Chrysanthemum ruby rayor

Chrysanthemums - As we extend our plant range every year, special emphasis has been put on making the colourless periods of the year smaller and less prolonged. Lets face it once November gets here there is not a lot that we can put into the garden to brighten up the rapidly shortening days.

For many years we have loved the 'old fashioned' garden Chrysanthemums  yet suddenly we realised how we had overlooked this versatile group of plants not realising their full potential.

Chrysanthemum 'Nantyderry Sunshine'

The range of colours, shapes, sizes and heights is almost infinite. We are not talking about the very popular mass produced 'Garden Mums' that flood the shops and garden centres from August. Not that we are knocking these stunning, neat, almost manicured plants - they really are truly magnificent. But to us they dont have a place in the traditional cottage garden. They are too formal and neat. Our hardy garden Chrysanthemums are so much 'lighter'. They somehow flow into other late flowering plants - The Michaelmas Daisies, Helianthus varieties, Hesperantha (Schizostylis) and Tricyrtis to mention but a few. And when you need flowers for the house then these fit the bill perfectly too.

Our thinkings on why we grow Chrysanthemums



With all these things in mind we have set about bringing together one of the best collections of these beauties in the country, gathering from all corners of the UK as well as bringing in many from abroad. The collection is still expanding and, as with a lot of the plants we have, it is difficult to know where to stop.. so generally (to the slight annoyance of our nursery manager) we don't!!!

As far as cultivation goes these couldn't really be easier. They are at home in the traditional herbaceous border or any cottage garden. Preferring a sunny site in average to rich soil, they generally look after themselves.  Most require no other attention, water when dry, feed occasionally.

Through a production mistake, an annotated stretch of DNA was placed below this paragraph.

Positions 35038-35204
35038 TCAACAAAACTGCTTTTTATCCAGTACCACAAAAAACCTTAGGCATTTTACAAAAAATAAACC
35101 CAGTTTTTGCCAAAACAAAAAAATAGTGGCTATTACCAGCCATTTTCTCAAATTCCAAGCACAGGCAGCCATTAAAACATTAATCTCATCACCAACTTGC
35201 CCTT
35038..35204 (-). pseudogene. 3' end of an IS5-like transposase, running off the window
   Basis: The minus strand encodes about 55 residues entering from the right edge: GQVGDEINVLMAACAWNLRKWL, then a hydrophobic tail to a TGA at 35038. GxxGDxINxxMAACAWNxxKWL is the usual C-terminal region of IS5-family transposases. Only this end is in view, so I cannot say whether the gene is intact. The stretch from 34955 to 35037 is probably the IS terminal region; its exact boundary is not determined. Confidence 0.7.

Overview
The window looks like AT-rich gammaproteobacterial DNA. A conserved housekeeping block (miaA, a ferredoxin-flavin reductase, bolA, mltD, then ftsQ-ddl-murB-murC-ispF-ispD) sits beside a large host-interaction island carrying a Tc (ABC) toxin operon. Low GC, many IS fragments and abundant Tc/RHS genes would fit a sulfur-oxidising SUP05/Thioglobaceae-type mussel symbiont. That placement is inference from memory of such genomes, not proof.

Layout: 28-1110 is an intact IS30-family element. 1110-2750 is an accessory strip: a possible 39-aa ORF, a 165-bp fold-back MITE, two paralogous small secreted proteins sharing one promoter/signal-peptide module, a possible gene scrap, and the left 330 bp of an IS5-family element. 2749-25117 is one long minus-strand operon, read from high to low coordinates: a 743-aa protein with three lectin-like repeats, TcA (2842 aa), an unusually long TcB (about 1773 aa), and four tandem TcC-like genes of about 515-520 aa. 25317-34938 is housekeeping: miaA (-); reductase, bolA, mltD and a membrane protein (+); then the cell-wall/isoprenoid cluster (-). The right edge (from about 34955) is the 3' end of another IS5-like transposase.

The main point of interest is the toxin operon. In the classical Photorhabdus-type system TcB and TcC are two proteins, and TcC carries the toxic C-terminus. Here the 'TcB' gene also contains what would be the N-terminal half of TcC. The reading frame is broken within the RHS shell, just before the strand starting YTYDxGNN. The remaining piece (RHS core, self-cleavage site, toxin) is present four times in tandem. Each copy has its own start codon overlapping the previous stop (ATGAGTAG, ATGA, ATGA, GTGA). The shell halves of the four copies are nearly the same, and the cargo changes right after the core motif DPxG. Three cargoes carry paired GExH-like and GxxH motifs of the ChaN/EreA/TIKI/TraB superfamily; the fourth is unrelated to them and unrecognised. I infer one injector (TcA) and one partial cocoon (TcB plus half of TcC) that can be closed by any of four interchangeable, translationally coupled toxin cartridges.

There are the odd few quite tall varieties which left to their own desired may need staking. These can be kept down by pinching out their growing tips BEFORE june 21st, job done!!Chrysanthemum 'Mrs Jessie Cooper'

Most are free standing between 45 and 75cm tall and needing no staking in normal conditions.

Both single and double forms exist, large and small flowered. I fondly remember my Grandmother telling me that she preferred small flowered Fuchsias. I was only 6 or 7 at the time and, like most children, loved the huge flowered ones. Now however I see wher she was coming from. The smaller single Chrysanthemums might not be as spectacular as the large doubles but they are equally as showy en masse. The choice is yours!!

 Its your choice

So go on, browse our listings.. there are always many to buy but the selection goes up and down throughout the year. As you know they are all pretty and most late flowering to beautify your garden. If you choose the varieties carefully, you can have colour right into November and often beyond if the weather is mild.

A mulch is sometimes beneficial in  hard winters otherwise they are quite hardy. They are easily divided and cuttings are some of the easiest to take.


Below is a list of our varieties available either now or will be coming soon


Ruby Mound

Mrs Jessie Cooper


From Wye Valley

Nantyderi Sunshine

Bretforden Road



Soir D'Orient

Gold Marianne

Jules La Graveur



Wedding Sunshine

Rubellum No. 5


Shining Light


Ruby Mound

Rose Madder



Martin Bell


Marjory Fish

Jolly Rose




More info from the RHS here

Pink Silian

Daniel Cooper

Tapestry Rose

Edmund Brown

Winnings Red

Carmine Blush



Vagabond Prince

Julia Peterson

Ruby Raynor

Chelsea Physic Garden

Cottage Apricot

Emperor of China

French Rose

Gold Marianne

Early Yellow

Dulwich Pink

Elaines Hardy White

Duchess of Edinburgh

Cousin Joan

Cottage Lemon


Burnt Orange

Breitners Supreme

Anne Ratsey

Angela Blundell




More info from the RHS here